Life’s negotiable: Research-based strategies for solving life’s problems

Negotiable (Merriam-Webster): 

Capable of being traversed, dealt with, or accomplished

Open to discussion or dispute

I’ll be the first to admit it: Life doesn’t always seem negotiable.

On a given day, children refuse to eat, coworkers refuse to cooperate, and the cable company refuses to remove that annoying charge.

But let me also insist that life is negotiable. I gave the blog that name for a reason. To see what it is, let’s refer back to the definition:

Capable of being traversed, dealt with, or accomplished: Each of us is capable of traversing life, dealing with its problems, and accomplishing our goal

Open to discussion or dispute: It’s much easier to traverse life if we learn to leave its problems open to discussion or dispute

I can confidently claim that life’s negotiable because I spend my own life researching and teaching negotiation, among other topics, at Johns Hopkins University.

The purpose of this blog is to help you negotiate life by exploring negotiation strategies supported by many decades of research, a very small portion of which was done by my colleagues and myself. Each dose of this blog will discuss a common life problem, momentous or momentary. From career changes to diaper changes, each will present a real problem that real people face, describing a single, research-based negotiation strategy that I consider particularly helpful for solving it.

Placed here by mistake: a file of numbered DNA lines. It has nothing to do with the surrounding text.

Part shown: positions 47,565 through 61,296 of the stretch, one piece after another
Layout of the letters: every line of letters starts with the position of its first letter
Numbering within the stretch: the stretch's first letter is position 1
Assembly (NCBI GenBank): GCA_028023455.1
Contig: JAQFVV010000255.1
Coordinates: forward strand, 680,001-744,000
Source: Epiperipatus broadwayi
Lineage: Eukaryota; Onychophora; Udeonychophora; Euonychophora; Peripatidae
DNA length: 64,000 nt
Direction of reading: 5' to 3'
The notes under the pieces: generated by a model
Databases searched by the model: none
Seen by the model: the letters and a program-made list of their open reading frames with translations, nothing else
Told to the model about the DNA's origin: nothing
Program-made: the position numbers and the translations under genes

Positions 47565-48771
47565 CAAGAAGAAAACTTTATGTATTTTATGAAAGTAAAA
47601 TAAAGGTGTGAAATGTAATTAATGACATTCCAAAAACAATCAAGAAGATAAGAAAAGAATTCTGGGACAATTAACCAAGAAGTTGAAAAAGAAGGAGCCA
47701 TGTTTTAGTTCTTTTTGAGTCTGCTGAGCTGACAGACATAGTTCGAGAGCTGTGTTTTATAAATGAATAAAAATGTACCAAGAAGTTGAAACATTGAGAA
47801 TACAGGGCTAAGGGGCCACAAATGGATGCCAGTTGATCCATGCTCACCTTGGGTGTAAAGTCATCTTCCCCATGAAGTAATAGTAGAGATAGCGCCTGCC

So here’s what you can specifically expect from each of the posts to come:

  • A discussion of a real problem that you have faced, are facing, or probably will face—coupled with a personal anecdote if I have one
  • A plain-English description of a research-based negotiation strategy that is particularly relevant for solving it
  • A discussion of other problems that this strategy might solve and/or other strategies that you could easily combine with it

What’s the overall goal? To provide you with more reliable guidance than you could get from an armchair negotiator, many of whose advice (I must say) overtly conflicts with research. But also to provide you with more accessible guidance than you could get by wading through an academic article. In short, I am to translate research into real life.

Am I suggesting that you can neatly solve each of life’s problems with a single negotiation strategy? No, that would be silly. But I am suggesting that particular problems are particularly amenable to particular strategies, and that by regularly learning the strategies on this blog, you can develop a negotiation toolbox that helps to solve many of life’s problems.

I look forward to helping make life negotiable. Let me conclude with a question: Which of life’s problems would you like to read about in future posts?